With limited resources and time, the San Jose City Council each year must decide where its priorities fall. On Tuesday, the lawmakers will duel on which policy proposals they consider imperative for the city’s growth and progress.
Since 2011, lawmakers have crafted a high-priority list of policy initiatives to steer the direction of the city’s goals for the year. Councilmembers nominate and discuss their district’s top priorities, each vouching for their proposals before they’re discussed and then voted on in separate rounds during the meeting.
“We really want to narrow our focus and prioritize our work to get the most important things done,” Lee Wilcox, chief of staff to the city manager, told San José Spotlight Monday.
While the priority setting session process has varied over the years, the city revised the annual process in 2017 to prevent councilmembers from pooling all of their votes into one proposal and decided on setting the meeting ahead of the budget setting process every fiscal year, instead of the fall to determine which items need the most dollars. Each council member gets 9 votes to cast in two rounds.
The lawmakers nominated a total of 36 policy ideas, but only 25 will make the cut Tuesday. In the past year the City Council chose proposals that helped address wage theft, the housing shortage, homelessness and illegal dumping. This year, several council members have included policies on transportation, climate, gun control and equity.
Mayor Sam Liccardo — Gun harm reduction; Automated speed warning
Gun violence in America has rocked the nation, galvanizing a new wave of advocates to speak out about gun control and mass shootings in the aftermath of some of the country’s most horrific events. That reality hit close to home when the Gilroy Garlic Festival shooting cast a somber tone on the city, as many San Jose residents were caught in the crosshairs of the event that killed three people. Now, Liccardo is proposing a new policy to require all gun owners to insure their weapon and completing a gun harm research study.
Following an uptick in traffic related collisions, the mayor is proposing implementing speed recording cameras and license plate readers in high-collision areas to reduce pedestrian deaths and enforce the speed limit.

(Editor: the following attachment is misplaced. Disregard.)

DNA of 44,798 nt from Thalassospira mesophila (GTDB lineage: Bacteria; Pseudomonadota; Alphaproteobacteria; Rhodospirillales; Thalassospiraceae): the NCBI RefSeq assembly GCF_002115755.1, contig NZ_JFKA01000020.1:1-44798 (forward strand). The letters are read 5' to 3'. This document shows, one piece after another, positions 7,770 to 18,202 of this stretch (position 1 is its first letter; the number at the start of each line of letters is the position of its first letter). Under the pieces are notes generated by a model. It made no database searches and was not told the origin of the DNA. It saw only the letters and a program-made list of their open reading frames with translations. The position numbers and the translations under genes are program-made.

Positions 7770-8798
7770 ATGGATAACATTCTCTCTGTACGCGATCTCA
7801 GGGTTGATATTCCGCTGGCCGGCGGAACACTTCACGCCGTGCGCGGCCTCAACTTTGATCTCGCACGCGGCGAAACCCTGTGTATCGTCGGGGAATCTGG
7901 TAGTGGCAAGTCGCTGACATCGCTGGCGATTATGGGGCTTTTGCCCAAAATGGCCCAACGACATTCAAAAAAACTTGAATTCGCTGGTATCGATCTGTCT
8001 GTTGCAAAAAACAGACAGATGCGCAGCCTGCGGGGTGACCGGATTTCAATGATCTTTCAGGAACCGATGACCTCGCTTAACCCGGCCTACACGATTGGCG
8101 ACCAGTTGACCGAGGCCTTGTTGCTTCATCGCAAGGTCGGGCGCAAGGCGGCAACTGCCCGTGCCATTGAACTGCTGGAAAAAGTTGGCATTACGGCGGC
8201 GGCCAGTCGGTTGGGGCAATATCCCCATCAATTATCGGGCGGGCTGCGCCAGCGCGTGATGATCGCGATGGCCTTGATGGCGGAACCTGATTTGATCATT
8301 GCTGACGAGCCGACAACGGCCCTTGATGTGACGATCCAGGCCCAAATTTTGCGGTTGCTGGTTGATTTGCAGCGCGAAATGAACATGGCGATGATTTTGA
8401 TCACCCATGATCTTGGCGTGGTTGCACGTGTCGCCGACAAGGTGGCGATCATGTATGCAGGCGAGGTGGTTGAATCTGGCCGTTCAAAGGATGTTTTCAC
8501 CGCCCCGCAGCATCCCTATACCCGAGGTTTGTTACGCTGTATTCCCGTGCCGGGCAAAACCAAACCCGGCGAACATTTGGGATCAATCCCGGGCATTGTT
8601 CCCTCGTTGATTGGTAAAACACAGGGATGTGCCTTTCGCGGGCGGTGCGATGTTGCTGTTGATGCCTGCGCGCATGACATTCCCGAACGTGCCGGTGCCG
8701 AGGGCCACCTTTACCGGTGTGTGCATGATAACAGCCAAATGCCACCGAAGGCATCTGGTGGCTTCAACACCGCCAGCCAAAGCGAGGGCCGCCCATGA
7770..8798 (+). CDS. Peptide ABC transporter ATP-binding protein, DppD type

Vice Mayor Chappie Jones — Small and local businesses in new development
As the city faces a surge of economic development, Jones wants to ensure that small businesses aren’t wiped out by massive chains. In this proposal, the vice mayor calls for replacing a demolished or displaced small business with a new one and a demonstrated effort from a property owner to offer a retail space to a local business first before reaching out to a large chain.
Sergio Jimenez — Hospitality service charge, Equity in sports fields rentals
A new trend has emerged in local restaurants — applying a “service charge” on a bill. But managers can pocket these dollars as long as they pay workers a minimum wage. Now, Jimenez is proposing a new sort of wage theft policy to treat service charges as tips that managers must distribute to the restaurant’s workers.
San Jose has a population of more than a million people, but lacks sufficient green space for athletic and recreational use. The high demand for “playable turf,” said Jimenez, has led to an unfair system where large private leagues, often from outside of the city, dominate the use and access of public sports fields.That’s why Jimenez is proposing a new set of rules that would prioritize nonprofit rentals and leagues serving low-income families where at least 75 percent of players live in San Jose.